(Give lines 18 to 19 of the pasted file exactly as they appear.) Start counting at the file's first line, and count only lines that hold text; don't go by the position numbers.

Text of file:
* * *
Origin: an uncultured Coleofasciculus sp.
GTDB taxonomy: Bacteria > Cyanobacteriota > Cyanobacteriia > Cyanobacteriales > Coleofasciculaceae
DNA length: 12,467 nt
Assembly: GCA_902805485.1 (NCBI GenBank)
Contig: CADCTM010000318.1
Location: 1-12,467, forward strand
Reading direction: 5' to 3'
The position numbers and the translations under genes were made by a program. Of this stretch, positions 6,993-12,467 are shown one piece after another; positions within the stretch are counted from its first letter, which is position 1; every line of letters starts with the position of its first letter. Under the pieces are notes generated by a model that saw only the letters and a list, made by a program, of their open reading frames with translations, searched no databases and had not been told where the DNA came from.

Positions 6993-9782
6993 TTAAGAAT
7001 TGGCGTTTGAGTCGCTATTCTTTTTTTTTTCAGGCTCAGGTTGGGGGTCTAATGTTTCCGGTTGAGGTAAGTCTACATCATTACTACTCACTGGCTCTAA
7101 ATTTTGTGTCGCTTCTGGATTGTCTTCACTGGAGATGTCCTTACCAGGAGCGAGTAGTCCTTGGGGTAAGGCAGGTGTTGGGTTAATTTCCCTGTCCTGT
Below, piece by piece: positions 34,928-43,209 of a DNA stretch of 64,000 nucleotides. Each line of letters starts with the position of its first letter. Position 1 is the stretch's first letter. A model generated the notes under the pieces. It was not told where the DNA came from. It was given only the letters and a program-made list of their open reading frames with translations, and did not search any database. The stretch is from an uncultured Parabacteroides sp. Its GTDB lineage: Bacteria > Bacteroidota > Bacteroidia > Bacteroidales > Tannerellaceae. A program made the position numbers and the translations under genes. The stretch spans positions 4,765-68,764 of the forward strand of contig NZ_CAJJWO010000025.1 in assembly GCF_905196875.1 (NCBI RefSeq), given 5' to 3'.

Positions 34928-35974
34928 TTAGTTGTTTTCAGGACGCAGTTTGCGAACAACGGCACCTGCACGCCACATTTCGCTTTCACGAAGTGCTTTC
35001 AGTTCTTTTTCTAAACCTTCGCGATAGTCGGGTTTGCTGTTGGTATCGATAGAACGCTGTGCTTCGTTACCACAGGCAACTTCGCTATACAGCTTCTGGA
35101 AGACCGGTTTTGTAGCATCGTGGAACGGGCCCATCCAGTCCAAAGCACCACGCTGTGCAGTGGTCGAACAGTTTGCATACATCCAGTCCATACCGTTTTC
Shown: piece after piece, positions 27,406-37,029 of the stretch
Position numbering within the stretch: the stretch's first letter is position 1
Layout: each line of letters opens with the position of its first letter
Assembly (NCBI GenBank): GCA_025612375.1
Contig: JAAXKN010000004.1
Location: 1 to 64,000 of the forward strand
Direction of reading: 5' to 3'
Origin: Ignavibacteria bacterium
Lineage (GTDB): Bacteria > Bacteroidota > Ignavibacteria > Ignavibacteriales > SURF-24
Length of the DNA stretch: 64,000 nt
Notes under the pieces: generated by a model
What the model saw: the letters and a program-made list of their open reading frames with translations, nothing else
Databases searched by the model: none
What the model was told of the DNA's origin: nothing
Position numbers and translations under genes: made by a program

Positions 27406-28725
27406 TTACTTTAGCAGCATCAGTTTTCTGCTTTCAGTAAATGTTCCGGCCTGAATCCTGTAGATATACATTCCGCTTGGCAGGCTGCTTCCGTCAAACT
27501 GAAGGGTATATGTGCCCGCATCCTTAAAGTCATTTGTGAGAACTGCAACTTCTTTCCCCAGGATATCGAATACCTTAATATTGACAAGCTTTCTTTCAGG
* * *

Shown: piece after piece, positions 27,406-37,029 of the stretch
Position numbering within the stretch: the stretch's first letter is position 1